The beauty and challenge of working in any creative field is that there is no right answer. Almost any idea can be a great idea or a horrible idea, depending how it works out. So your success as a creative often comes down to how much your team can help you execute your ideas successfully.
My first two jobs in advertising, I found myself working for great mentors. They taught me so much about writing and about advertising in general, and made sure my ideas turned into something successful. Each mentor was extremely smart, and they would never settle for anything that wasn’t as great as it could be. They were also incredibly patient and were willing to work with me to improve my skills.
At my third job in advertising, that completely changed.
The only copy everyone reads
One of the hardest things copywriters do is write headlines. Even for veterans of the ad industry, it remains the greatest challenge, especially in print. In a print ad, the headline has to grab someone’s attention and interest them enough to want to find out more. It if can get across the purpose of the product, all the better.
When doing any kind of marketing writing, voice is one of the hardest things to get right. Without voice, your writing will be less memorable and less likely to hold someone’s attention. In creating a voice, however, you have to be certain that it makes a connection with your audience, and sends the right message about your brand.
When learning writing in high school, you’re told to write in your own voice. When it comes writing online, that becomes even more true . Emails, status updates, tweets, blog posts - most online writing is written in the voice of the writer.
But your voice as a writer is not the voice of your company’s brand.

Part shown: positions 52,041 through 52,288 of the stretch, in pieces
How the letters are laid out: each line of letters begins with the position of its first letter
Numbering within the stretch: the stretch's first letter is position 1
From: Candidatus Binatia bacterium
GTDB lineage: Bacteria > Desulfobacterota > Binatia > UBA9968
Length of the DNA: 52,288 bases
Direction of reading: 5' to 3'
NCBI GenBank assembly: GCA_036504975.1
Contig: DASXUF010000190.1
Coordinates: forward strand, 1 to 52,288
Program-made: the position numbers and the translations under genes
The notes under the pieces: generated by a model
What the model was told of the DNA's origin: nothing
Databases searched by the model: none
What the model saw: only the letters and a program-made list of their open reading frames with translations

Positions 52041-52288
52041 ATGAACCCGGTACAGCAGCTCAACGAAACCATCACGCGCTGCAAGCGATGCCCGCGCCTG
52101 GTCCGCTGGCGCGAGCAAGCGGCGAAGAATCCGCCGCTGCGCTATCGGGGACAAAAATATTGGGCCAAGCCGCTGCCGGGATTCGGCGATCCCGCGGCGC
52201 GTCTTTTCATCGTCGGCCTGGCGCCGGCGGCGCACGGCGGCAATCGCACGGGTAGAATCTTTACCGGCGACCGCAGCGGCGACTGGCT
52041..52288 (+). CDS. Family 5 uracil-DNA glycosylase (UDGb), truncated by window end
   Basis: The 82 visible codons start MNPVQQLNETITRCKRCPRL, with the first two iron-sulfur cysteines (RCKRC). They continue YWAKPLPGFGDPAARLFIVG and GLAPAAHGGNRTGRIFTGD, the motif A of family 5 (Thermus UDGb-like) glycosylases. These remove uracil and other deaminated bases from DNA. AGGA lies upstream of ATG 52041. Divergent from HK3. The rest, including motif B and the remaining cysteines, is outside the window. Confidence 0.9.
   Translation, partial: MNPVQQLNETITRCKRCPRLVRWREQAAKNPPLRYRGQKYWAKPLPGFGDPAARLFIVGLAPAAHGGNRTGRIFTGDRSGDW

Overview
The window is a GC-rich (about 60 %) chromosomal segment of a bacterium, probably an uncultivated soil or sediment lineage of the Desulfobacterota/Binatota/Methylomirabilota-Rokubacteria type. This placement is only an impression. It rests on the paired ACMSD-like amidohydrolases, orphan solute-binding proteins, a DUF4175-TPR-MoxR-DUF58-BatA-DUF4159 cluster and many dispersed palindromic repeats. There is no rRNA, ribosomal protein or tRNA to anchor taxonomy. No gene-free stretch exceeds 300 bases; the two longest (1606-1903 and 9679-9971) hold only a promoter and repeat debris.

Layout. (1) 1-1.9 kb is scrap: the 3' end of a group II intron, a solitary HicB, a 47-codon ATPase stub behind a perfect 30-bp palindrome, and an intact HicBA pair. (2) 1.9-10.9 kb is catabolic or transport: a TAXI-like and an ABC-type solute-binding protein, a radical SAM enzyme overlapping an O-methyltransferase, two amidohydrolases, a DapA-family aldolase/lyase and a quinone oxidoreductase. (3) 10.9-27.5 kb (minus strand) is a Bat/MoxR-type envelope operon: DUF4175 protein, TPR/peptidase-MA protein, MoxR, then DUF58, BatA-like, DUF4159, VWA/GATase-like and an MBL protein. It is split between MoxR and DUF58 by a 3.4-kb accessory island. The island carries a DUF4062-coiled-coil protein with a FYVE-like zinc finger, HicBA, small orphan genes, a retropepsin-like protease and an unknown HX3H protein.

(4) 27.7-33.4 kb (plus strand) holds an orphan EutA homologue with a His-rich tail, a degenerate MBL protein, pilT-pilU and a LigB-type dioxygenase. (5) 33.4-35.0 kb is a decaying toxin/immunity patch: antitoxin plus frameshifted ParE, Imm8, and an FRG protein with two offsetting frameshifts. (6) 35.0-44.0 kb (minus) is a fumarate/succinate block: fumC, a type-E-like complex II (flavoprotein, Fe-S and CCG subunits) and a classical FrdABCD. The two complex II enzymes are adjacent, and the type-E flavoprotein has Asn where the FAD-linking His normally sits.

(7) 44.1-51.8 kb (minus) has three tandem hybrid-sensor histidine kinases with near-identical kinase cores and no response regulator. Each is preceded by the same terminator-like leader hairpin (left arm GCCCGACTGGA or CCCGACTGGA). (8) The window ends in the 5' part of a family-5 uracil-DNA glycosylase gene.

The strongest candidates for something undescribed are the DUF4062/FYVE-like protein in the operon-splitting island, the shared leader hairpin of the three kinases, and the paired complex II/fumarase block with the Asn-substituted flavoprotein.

For many years, I was a copywriter in ad agencies that specialized in pharmaceutical advertising, writing copy about prescription medicines. Outside of any feelings anyone may have about that industry, it was a great challenge for any writer to wed hardcore medical science with the soft fuzziness of marketing.
One aspect of this industry that can be hard is that every piece of marketing that goes out to consumers is heavily scrutinized by a cadre of internal experts. This is done to make sure that all the information that they put out about any medication is completely accurate and balanced, making sure that any possible side effects are clearly indicated.
So my copy was always heavily edited.
My first job in advertising was for a website called Home Made Simple. It supported some of the biggest products in home care. It was owned by Procter & Gamble and is what marketers call a lightly branded site. Kind of a Martha Stewart Living that just happened to mention Dawn, Cascade, Febreze, Swiffer and Mr. Clean over and over.
It was content marketing before that term had been coined. I'm revealing how old I am, but we sometimes referred to it as an ezine - an ancient term from the early 2000s.
The site's target audience was women, 28-45. The type of woman who does the shopping for her home, and does a fair (or unfair) bit of the cleaning as well. We had come up with a fictitious editor for the site who was supposed to represent the idealized version of our audience. Her name was Julie B.
As the primary writer on the site, I was, for all intents and purposes, Julie B.